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AFC West: Do Chiefs Have Worst-to-First Potential in '09?
Once the 2009 NFL free agency
period and Draft are in the books next spring, the pundits will
formally begin searching for their next potential rags-to-riches story.
Every year the league seems to produce a team that comes out of nowhere
to climb the NFL ladder, and identifying who that club or clubs will be
has become a kind of sport within the sport.
The pundits usually whiff on locating the rising stocks, however. I
mean, did anyone think the Dolphins and Falcons, who combined for a
5-27 record last year, were primed for runs toward the postseason in
there will be an easily identifiable group of also-rans to choose from
when the next would-be Cinderella candidates are chosen, and the Kansas
City Chiefs should be prominent within this group.
Kansas City, which snapped a seven-game losing streak with a 20-13 win
at Oakland this past Sunday, is 2-10 and might not win again in 2008.
The defense has been historically horrific in a number of categories
(an aside: which of the Chiefs' six sacks on the year has been your
favorite?), and four different quarterbacks have thrown passes for a
team nearly certain to come away with another top-five pick in next
Still, there are several promising developments that could lead an
observer to make a case for Kansas City's possible quick ascendancy to
A Chiefs fan's descent into the Black Hole
I've bungee jumped. I've skydived. I've been on crazy Canadian cross
country skiing expeditions. I've played Jackass: the Home Version. I've
moved around like a nomad with ADD. Tats cover about 10 percent of my
body. Basically, I'm a pretty crazy dude. Mile High Club, Polar Bear
Club and every nightclub from the City of Angels to the MIA. I'm
kidding of course, but it's not too much of a stretch.
I'm getting older -- I'm more like Johnny Carson nowadays than
Johnny Knoxville -- but I definitely walked on the wild side during the
first 30 years of my life. Nothing I've ever done, however, has been
more dangerous than what I did this past Sunday.
I ventured into
the Coliseum for the sold out Kansas City Chiefs-Oakland Raiders game
decked out from head to toe in Chiefs apparel. Bright red jersey.
Bright red hat. I'm 6-foot-3, too, so I definitely stood out.
enough given the season, I felt like Rudolph. Except in this "Tales
from the Hood" version of the classic holiday fable there were roughly
60,000 black-nosed reindeer. These Santa's helpers weren't just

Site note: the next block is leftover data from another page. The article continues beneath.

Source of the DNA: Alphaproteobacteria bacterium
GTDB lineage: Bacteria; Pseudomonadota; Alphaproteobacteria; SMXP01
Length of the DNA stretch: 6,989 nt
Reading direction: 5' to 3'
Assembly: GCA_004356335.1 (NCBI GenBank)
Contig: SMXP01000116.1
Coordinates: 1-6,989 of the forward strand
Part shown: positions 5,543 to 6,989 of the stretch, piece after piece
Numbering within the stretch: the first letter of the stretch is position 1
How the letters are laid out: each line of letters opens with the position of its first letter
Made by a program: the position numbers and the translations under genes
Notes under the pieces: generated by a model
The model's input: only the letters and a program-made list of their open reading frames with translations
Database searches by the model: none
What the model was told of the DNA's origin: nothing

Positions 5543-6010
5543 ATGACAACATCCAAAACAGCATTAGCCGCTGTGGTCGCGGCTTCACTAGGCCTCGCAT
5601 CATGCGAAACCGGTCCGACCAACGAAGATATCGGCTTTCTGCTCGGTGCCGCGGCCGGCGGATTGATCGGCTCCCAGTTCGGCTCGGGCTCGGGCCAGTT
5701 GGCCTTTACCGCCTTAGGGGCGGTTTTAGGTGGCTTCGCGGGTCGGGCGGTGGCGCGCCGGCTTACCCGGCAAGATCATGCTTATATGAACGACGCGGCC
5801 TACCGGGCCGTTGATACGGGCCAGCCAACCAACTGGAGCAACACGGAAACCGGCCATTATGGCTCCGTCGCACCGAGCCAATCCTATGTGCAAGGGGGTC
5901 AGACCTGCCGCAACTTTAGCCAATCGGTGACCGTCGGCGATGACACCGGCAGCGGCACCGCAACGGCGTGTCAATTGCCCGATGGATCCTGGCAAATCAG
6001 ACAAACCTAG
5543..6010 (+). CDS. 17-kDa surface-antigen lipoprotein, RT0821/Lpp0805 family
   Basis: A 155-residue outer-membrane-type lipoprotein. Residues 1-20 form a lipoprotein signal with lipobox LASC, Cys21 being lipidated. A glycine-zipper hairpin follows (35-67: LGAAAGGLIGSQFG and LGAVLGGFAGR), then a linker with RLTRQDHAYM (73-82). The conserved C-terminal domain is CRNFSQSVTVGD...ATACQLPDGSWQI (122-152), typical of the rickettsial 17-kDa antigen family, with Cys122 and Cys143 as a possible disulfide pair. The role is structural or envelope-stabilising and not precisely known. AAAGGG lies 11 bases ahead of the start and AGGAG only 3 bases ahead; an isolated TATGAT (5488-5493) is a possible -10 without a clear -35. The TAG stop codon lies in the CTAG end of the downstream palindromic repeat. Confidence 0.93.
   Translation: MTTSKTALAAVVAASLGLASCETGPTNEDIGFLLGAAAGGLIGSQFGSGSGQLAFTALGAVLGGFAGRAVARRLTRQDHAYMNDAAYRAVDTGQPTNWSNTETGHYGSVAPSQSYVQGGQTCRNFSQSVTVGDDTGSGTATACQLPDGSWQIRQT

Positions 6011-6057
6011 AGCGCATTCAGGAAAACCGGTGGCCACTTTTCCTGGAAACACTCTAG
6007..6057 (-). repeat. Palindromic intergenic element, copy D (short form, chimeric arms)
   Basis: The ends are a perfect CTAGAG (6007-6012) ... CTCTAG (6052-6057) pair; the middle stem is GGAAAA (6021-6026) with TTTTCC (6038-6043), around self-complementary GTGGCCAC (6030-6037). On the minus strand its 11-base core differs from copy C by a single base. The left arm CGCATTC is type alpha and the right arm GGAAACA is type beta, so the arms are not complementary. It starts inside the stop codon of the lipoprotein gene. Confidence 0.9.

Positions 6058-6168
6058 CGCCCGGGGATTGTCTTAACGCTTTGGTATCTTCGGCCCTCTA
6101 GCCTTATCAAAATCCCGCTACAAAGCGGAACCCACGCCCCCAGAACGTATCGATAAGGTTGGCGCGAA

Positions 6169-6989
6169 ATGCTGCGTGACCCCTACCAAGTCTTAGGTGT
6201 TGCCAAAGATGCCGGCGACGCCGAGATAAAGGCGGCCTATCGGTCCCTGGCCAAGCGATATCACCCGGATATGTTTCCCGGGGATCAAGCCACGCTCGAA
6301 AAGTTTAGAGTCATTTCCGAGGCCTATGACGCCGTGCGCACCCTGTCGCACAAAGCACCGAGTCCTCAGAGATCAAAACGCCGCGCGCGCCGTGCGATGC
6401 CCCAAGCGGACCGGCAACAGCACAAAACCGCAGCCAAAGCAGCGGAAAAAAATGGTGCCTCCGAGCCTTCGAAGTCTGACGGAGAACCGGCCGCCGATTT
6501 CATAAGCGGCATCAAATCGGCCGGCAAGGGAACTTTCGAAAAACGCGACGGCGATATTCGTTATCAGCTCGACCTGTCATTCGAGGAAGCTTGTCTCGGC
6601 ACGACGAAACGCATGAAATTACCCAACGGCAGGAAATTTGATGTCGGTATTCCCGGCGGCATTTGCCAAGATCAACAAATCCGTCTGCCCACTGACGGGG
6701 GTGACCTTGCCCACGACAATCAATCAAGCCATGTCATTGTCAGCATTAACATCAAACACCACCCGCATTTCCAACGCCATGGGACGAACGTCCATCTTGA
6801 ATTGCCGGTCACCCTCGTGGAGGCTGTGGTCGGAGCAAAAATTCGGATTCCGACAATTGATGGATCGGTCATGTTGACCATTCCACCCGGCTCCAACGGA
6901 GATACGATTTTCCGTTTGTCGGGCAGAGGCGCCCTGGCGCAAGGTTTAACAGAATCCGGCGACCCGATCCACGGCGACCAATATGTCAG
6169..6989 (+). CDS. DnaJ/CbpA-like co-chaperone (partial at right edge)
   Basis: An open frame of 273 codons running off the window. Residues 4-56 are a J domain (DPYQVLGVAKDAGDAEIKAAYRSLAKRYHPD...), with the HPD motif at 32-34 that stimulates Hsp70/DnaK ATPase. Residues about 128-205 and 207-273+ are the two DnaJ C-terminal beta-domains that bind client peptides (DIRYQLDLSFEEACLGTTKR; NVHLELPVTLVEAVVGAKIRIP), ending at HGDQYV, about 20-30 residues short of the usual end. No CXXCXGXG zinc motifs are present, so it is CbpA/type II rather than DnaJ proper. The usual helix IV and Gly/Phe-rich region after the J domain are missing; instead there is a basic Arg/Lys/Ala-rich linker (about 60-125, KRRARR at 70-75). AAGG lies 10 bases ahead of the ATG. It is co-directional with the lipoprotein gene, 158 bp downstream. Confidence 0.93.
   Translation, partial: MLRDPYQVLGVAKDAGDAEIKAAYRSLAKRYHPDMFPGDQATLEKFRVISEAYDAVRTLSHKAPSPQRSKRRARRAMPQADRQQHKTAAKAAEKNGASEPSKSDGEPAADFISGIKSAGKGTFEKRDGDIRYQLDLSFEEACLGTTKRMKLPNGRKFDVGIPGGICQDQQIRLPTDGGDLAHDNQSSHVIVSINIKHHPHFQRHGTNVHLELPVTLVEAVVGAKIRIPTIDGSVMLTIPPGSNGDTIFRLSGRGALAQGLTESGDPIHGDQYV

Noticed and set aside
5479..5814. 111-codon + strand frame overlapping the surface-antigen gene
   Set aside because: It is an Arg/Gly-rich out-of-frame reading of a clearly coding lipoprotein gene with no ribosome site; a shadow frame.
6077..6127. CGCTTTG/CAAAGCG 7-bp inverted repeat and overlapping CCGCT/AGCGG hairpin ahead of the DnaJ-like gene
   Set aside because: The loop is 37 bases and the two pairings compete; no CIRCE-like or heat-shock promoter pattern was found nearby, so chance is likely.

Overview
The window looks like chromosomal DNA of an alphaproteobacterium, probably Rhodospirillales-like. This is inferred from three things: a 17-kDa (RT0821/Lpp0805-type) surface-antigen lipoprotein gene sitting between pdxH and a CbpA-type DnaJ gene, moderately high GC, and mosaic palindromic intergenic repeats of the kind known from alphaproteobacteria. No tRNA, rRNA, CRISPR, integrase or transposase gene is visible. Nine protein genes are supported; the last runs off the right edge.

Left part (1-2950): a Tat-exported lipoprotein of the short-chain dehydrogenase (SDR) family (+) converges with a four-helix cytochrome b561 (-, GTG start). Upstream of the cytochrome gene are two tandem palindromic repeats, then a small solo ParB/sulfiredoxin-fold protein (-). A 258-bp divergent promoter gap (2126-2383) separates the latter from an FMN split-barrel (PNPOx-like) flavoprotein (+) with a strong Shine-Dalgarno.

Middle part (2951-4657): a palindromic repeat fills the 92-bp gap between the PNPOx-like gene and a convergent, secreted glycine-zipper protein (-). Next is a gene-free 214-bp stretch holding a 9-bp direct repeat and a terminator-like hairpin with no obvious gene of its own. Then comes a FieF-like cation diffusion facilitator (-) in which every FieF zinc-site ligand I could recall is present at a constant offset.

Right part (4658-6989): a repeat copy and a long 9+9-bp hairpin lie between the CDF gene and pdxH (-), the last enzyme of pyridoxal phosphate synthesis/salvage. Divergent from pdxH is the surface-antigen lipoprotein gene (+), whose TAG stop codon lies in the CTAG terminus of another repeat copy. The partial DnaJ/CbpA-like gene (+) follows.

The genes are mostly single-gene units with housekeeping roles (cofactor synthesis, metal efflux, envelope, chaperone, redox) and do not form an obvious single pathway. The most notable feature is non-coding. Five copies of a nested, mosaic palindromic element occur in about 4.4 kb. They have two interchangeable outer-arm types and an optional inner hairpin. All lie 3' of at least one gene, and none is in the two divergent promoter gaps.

drinking milk with jolly old Saint Nick either. North Poles? Only in
prison cells and strip clubs. As for me, I was Adam the Red-Jerseyed
Fan, except my story appeared to be a tragedy instead of a comedy.
Chiefs take shots against Asomugha
Kansas City Chiefs were the only team that really tested Raiders
cornerback Nnamdi Asomugha in Oakland's first 11 games. They went right
after Asomugha again Sunday.
Chiefs quarterback Tyler Thigpen
completed an 11-yard pass to tight end Tony Gonzalez in the first
quarter, with Asomugha in tight coverage. Thigpen later connected with
Gonzalez for 23 yards and a first down. Two other times, passes to
Gonzalez missed the mark with Asomugha covering.
Sunday's game with only 10 passes thrown his way during the first 11
games. Teams completed three of those for 13 yards. Three of those
first 10 passes directed at Asomugha came during the Raiders-Chiefs
game Sept. 14. Four times teams attempted no passes against Asomugha.
knew it was going to happen," Asomugha said, "because the last time I
played against Tony, they still wanted to throw to him. But, man, he's
a big body. It's a tough cover regardless who's going to be on him.
Then, you see the stats at the end of the game: eight catches. It
didn't matter what we did."
Indeed. Gonzalez caught eight passes
for 110 yards overall, which almost matched the production of all of
Oakland's receivers (10-132).
Williamson: Rapid Reaction: Chiefs 20, Raiders 13
So much for that late playoff push from the Oakland Raiders.
After the Raiders' impressive win at Denver last week, a few Oakland players said they were still in the race. That talk must end now.
The Raiders followed up their surprising win at Denver with an equally surprising loss to Kansas City on Sunday. As fired up and effective as it was last week in Denver, Oakland was as flat and lackluster against the Chiefs. Oakland is now 3-9. It is not going to the playoffs.
But it is back on track for having the worst six-year stretch in NFL history. If Oakland loses two more time this season it will become the first team in league history to register six straight 11-loss seasons.